Class has a pull on heart strings, and political labels which to the unaccustomed may seem quaint. While in America everyone is middle class, the closest politicians in Britain come to saying that is Middle England. Even then, it is talking about values that supposedly belong to middle class people – holidays abroad, rising house prices, concerned with status in a community and conservative values of society. The opposite view is Big Britain which is more socially engaging, sees money as not a measure of success, and doubts anything they are told from media sources where new ideas are seen as important. One looking forward with new ideas, the other wanting to recapture a bygone era that was better with traditional means.
The middle and working class distinction is still there, though more a cultural one then an attitude save for those political warriors of another time. John Prescott – deputy leader of the Labour Party during Tony Blair’s Premiership and the man thought to have brought the trade unions on side with the Blairite project – has a new series called “Prescott – The Class System and Me“. While this may take us on a whimsically philosophical view of class attitudes and culture (a chippy will be included) that distinction can be shown with Jamie Oliver trying to change attitudes to food. Food is culture, and even though Jamie Oliver is advocating healthy eating at budget type prices the difference that seems clear is education – at least the ability to actually use a pan rather than a microwave.
The ability to do well in education and get a high paid job is a key factor. Prescott failed his eleven plus and had jobs as a waiter and sailor before joining the trade union movement and becoming an MP. What you lack academically can be overcome by sheer bloody hard work and self improvement. The uphill battle Jamie Oliver is having on working class mothers – tired from unsocial hour jobs, not spending quality time with their children, and no cookery or nutritional savvy at all – is seen by some as an attack on class culture.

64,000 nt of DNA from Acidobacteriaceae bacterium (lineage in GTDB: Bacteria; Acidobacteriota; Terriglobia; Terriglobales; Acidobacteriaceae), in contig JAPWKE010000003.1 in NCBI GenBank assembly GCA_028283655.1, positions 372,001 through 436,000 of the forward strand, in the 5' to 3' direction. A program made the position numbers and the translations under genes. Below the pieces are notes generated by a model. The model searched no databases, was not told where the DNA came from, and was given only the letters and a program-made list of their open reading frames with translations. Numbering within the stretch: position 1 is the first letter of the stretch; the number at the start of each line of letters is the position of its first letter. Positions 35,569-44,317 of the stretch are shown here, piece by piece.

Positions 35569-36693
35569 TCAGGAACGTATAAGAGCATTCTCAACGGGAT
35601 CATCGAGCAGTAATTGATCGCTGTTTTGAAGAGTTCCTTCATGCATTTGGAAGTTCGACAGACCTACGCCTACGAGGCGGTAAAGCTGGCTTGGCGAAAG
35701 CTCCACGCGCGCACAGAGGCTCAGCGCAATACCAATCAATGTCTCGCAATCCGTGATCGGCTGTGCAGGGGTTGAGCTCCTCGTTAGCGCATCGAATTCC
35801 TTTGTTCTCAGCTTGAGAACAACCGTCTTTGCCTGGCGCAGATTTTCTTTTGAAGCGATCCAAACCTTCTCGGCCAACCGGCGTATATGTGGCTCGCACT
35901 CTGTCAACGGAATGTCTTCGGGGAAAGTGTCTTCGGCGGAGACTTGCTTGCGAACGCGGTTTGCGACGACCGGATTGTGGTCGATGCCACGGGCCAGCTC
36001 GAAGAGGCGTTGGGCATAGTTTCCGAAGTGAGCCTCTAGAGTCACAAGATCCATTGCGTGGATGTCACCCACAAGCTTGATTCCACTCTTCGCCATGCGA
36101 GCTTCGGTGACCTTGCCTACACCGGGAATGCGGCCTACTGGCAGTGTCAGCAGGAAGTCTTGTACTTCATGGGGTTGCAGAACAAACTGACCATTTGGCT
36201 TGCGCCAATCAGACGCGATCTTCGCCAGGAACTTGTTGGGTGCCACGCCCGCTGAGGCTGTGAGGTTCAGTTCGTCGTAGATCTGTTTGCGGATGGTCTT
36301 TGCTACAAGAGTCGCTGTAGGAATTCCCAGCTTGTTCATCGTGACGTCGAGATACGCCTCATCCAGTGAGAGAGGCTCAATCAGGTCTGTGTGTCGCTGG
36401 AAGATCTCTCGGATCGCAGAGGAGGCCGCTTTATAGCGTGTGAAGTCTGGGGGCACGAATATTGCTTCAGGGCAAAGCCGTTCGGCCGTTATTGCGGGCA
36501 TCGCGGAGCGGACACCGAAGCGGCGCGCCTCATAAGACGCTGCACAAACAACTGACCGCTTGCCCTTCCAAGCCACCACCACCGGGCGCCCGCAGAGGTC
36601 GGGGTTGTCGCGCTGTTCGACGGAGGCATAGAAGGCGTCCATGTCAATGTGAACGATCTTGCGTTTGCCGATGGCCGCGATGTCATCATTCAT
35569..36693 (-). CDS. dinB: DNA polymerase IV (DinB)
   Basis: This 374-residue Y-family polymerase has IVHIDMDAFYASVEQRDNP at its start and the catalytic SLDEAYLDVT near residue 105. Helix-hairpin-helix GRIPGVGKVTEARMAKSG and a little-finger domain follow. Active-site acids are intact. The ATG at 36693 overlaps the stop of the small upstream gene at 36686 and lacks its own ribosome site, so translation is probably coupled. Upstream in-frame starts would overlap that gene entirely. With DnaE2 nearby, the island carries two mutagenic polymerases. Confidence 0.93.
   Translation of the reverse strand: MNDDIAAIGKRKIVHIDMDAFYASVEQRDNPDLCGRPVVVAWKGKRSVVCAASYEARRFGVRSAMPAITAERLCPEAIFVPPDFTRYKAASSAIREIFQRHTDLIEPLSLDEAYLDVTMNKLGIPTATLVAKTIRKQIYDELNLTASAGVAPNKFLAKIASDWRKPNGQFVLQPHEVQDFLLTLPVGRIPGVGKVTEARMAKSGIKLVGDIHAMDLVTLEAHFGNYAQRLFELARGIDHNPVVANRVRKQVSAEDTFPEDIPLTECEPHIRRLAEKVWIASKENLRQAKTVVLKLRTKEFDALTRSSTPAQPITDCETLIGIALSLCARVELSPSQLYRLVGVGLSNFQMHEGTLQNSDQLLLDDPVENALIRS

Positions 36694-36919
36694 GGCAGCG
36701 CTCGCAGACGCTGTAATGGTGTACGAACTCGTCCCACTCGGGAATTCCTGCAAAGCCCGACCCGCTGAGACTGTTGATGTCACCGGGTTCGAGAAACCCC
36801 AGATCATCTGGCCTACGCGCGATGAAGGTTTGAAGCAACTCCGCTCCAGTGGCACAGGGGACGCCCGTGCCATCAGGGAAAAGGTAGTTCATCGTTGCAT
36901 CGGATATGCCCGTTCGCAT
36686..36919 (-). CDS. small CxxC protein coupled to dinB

Yet cultural life style attitudes have an impact. How much education you have, how long you live, how healthy you are. It then impacts on your children too. The cycle can be broken of course; but overcoming ignorance and aspiring to try something different is not always something people want. Culture has become territorial and the grub you eat regarded as a status symbol of where you come from. Leaving you unable to concentrate at school, and later health problems.
Where you come from, your roots can be important. In my case, the first person from my family to go to University. As a manager the only time I have done any physical work was volunteering with a conservation group pulling up Rhododendron bushes. I had backache for three days, and regular hot baths. When I see one blossoming in a garden it’s beauty is diminished as I think of them as the weeds they were in the forest where they strangled the life out of trees. My voice developed mixing with middle class people at church, and a conscious mimicking of BBC news readers. It helped having a political correspondent as a name sake. If that is the reason for my interest in politics and current events then what would have happened to me as a child watching him on Strictly Come Dancing I have no idea.
My brief period of unemployment has come to an end. The credit crunch resulted in my taking voluntary redundancy. Now I am working for an international bank that sees itself as the local bank. Hopefully not a case of out of the pan and into the fire in these financial stormy times. The fact that there is a two year wait on a car parking space amounts to job security at these times.
So working again. Which seeing as the claimant count for job seekers will be two million by Christmas is not something I take lightly. The whole class distinction has to be put to one side when we look at what allows people to achieve high incomes and healthy life styles. Good education, high paying jobs, social hours.
In a recession, where graduates work at Starbucks because there are no other jobs available and they are closing down as people rein in their spending that matters more then ever. Lack of opportunity gives way to lack of aspiration. The drive to succeed, for personal enrichment through education, and learning the life skills to get ahead in life are important. Denying people the opportunity to make use of that hard work is one that we cannot afford to squander with social immobility and lack of access to education.
Those distinctions of working and middle class need to disappear. Education and aspiration, with equal access to opportunity are the words that need action to mobilise people to become more than their roots statistically ever suggested they could be. We need a society which works for people by rewarding the contribution people make to it, rather than putting obstacles in the way.